Are we and our children better off when we suppress our negative emotions, or when we’re honest and transparent with our feelings?
Researchers at the University of Toronto studied this very question with 162 parentsi. They found that when parents suppressed their negative emotions — squelching feelings like upset, anger, and sadness — they reported a reduced sense of their own emotional well-being, poorer quality of relationship with their children, and less effective responsiveness to their kids’ needs. In other words, both parents and children seemed to pay a price when parents suppressed negative feelings. Why might this be?
Hiding our negative emotions decreases our sense of authenticity, defined as operating according to our core sense of who we are.ii Authenticity seems to be a critical component of personal well being, whether in our role as parents or any of our important relationships. By regularly suppressing negative feelings when we interact with our kids, we seem to lay the foundation for a less satisfying parenting experience.
In addition, suppressing negative emotion requires effort, which researchers suspect may deplete our emotional and energy resources. Depleted in this way, we may be compromised in our ability to effectively meet our children’s needs.
Better to strive for a modulated middle ground — without excessive volume or drama, without allowing our anger to burst forth suddenly and without restraint — so that we can say “I’m frustrated” or “I’m angry” or “I’m upset with you right now.” Our children seem better off — and so are we — when we bring emotional honesty to the challenging task of guiding our kids along a smart and healthy path.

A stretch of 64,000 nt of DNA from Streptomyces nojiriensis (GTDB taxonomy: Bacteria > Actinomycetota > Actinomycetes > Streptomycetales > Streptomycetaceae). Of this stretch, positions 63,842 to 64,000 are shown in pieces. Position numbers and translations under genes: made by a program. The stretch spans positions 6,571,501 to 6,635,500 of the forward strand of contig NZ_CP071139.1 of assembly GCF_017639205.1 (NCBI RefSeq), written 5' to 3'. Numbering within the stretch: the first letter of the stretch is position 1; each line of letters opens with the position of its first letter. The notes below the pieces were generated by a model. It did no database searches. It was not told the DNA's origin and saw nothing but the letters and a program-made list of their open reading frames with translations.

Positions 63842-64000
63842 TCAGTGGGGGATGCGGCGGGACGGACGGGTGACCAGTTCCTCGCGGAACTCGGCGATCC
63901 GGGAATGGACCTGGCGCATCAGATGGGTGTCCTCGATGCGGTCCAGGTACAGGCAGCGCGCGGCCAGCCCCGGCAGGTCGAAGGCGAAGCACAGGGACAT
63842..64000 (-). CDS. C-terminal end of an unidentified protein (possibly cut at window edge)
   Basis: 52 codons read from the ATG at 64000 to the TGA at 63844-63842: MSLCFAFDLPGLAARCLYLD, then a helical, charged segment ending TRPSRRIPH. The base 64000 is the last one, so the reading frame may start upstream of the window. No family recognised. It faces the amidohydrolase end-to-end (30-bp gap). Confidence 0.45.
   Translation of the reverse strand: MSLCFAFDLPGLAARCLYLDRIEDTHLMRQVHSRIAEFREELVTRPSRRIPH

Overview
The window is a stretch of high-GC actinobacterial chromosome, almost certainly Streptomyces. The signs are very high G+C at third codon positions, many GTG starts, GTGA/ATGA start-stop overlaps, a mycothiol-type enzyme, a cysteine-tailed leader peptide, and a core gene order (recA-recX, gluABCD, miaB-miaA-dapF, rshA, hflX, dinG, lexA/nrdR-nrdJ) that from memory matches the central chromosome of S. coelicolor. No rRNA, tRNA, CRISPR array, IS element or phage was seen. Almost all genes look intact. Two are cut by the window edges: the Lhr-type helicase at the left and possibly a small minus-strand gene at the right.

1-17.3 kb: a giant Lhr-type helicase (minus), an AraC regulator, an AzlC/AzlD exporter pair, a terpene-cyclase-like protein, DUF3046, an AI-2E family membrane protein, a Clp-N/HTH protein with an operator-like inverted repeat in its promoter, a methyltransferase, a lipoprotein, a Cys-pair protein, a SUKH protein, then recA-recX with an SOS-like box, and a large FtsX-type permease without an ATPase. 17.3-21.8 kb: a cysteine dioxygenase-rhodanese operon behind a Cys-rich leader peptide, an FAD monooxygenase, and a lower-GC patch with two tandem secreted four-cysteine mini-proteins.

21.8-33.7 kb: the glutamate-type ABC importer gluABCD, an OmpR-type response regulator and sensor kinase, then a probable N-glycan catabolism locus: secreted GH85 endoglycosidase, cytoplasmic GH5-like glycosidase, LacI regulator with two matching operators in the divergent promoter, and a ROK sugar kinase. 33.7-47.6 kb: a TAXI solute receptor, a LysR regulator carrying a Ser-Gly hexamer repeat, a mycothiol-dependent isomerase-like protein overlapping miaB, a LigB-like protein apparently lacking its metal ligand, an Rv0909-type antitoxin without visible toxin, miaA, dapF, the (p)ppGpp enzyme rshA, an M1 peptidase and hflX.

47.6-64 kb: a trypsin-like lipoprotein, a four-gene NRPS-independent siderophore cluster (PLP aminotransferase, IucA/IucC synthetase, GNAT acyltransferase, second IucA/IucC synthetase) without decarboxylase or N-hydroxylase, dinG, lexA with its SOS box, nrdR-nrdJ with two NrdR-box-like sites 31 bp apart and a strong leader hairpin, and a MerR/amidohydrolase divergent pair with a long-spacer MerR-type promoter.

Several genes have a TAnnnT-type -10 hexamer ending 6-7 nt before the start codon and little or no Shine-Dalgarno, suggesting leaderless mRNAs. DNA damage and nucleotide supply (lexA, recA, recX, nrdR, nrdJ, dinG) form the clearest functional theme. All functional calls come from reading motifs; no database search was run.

i Le, Bonnie M. & Impett, E. “The costs of suppressing negative emotions and amplifying positive emotions during parental caregiving.” Personality & Social Psychology Bulletin. March 2016 (42,3) 323336.
ii English, T., & John, O. P. “Understanding the social effects of emotion regulation: The mediating role of authenticity for individual differences in suppression. Emotion, 2013,13, 314-329. doi:10.1037/a0029847
Tell your college-age sons and daughters that more than 1,800 college students die from alcohol-related accidents each year, and nearly 600,000 are injured while drunk.i Tell them that over half a million are assaulted by another student under the influence, and 97,000 are victims of alcohol-related sexual assault or date rape.ii
“College drinking is sometimes still viewed as a harmless rite of passage,” says one researcher in the field of campus behavior. “That’s particularly dangerous given that research shows this age group is much more impulsive even when alcohol’s not involved.”iii Most at risk are incoming freshmen, student athletes, and those involved in fraternities and sororities.
The good news is that drinking behavior can be influenced by parents. In one study, those graduating high school seniors and college freshmen who believed that their parents knew and cared about their drinking drank less — and less often — than those who thought their parents didn’t know or care about their alcohol use.iv Another study found that parental monitoring, parental attitudes toward drinking, and parent-child communication all impacted students’ alcohol consumption.v Students whose parents raised the topic of alcohol throughout the college years — not just prior to freshman year — drank significantly less than classmates whose parents never raised the subject.vi